Archive for July, 2010
You can have this pie whenever you please — day or night. However, its fruity flavors are breakfast-ish to me. And, while it is a pie, it is made of such healthful ingredients that you can start your day off quite nutritiously with a slice.
Chock-full of fiber, phytonutrients, antioxidants, vitamins, and minerals, it makes minimally-nutritious morning pastries quiver in fear!
YIELDS: One 8-slice pie
3/4 cup raw almonds (see NOTES at bottom of post)
3/4 cup raw walnuts (see NOTES at bottom of post)
(NOTE: For nut-free version, you will need 1/2 cup raw sunflower seeds, 1/2 cup hemp seeds, and 1/2 cup raw pumpkin seeds; see NOTES at bottom of post)
2 Tablespoons unsweetened shredded dried coconut (optional)
2 teaspoons vanilla extract
3/4 teaspoon ground cinnamon
1/2 teaspoon salt
1 cup pitted dates (any variety; I like Medjool)
1.5 cups blueberries
1.5 cups strawberries, sliced
1 medium banana, sliced
2 Tablespoons cup raisins
1 scoop unsweetened whey or hemp protein powder (optional; see NOTES at bottom of post)
1 Tablespoon water (if needed, to thin out)
To make the crust, process the nuts/seeds, coconut (if using), vanilla, cinnamon, and salt in food processor into a finely ground powder.
Add the pitted dates, 1/3 of a cup at a time, and process for 30 to 45 seconds at a time.
Once all the dates have been added, you should have a solid “dough-like” product. If it does not stick together, add a few more pitted dates and process again.
Remove the “dough” from the food processor and press it into a 9 or 10-inch pie pan (preferably glass), forming a crust that goes up onto the sides of the pan. Once done, place pie pan in freezer for 30 minutes.
While crust freezes, make the filling, as detailed below.
Rinse out the food processor and fill it with berries, the sliced banana, and the raisins. Process for 45 to 60 seconds, or until completely smooth. If needed, add up to 1 Tablespoon of water to make processing easier (careful, though, you don’t your filling to be watery!).
Once filling is smooth (and has a creamy texture), remove crust from freezer and pour filling into pie pan.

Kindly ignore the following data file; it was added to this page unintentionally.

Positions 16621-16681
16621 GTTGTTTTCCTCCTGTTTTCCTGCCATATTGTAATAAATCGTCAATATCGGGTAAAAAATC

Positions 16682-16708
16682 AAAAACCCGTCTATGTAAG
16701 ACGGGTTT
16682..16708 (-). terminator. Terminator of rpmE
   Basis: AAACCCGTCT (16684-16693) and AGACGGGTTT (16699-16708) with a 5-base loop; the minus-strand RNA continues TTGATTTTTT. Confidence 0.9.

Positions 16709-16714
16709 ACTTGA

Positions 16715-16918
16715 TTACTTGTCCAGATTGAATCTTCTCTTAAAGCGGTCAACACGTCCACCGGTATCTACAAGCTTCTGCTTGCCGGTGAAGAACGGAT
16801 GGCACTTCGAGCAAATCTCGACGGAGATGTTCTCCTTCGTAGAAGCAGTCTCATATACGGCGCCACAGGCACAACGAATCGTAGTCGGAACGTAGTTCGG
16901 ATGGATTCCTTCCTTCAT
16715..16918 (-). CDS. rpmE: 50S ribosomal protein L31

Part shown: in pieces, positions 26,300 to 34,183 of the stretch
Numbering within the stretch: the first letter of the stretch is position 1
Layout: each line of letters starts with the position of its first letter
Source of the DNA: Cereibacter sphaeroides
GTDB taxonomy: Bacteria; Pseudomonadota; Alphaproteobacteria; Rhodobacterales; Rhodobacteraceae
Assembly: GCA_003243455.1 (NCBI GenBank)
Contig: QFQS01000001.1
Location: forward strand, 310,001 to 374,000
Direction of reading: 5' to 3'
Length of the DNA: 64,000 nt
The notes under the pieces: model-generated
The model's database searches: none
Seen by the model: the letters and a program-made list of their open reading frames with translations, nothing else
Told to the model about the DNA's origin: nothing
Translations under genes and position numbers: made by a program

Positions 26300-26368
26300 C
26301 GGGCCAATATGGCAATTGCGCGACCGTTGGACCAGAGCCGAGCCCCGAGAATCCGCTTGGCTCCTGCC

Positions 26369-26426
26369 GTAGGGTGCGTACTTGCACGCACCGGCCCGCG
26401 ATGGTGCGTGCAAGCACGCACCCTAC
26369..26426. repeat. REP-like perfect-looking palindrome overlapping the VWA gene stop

Refrigerate pie pan for at least 90 minutes.
Once pie has been fully refrigerated, cut into eight uniform slices and enjoy!
NUTRITION FACTS (for 1 slice, crust made with almonds and walnuts, filling without protein powder):
1.5 grams saturated fat
150 milligrams sodium
5 grams fiber
4 grams protein
Excellent Source of: B vitamins (except B12), folate, magnesium, manganese, potassium, vitamin C, zinc
Good Source of: Iron, monounsaturated fats, omega-3 ALA fatty acids, vitamin E, zinc
1. For a simpler and less costly crust, you can definitely use one type of nut or seed. I like using a combination in order to achieve more flavors, but that is completely up to you. If using multiple nuts/seeds, feel free to experiment with different ratios, too. You can also try ingredients not listed in this recipe (i.e.: Brazil nuts, macadamia nuts, pecans, etc.)
2. The extra scoop of whey or hemp protein in the filling provides an additional 2.5 grams of protein per slice, and thickens up the texture slightly. I find that an unsweetened, vanilla-flavored type works best with the filling.
3. Serving this for guests? Top it off with whole fresh berries or sliced fruits of your choice!
4. If you want to give the crust a hint of chocolate flavor, add one tablespoon of unsweetened cocoa powder to the crust. For a deep chocolate flavor, add two tablespoons.
Comedian and Price is Right host Drew Carey has shed 80 pounds over the past six months, and the folks at People are on the case.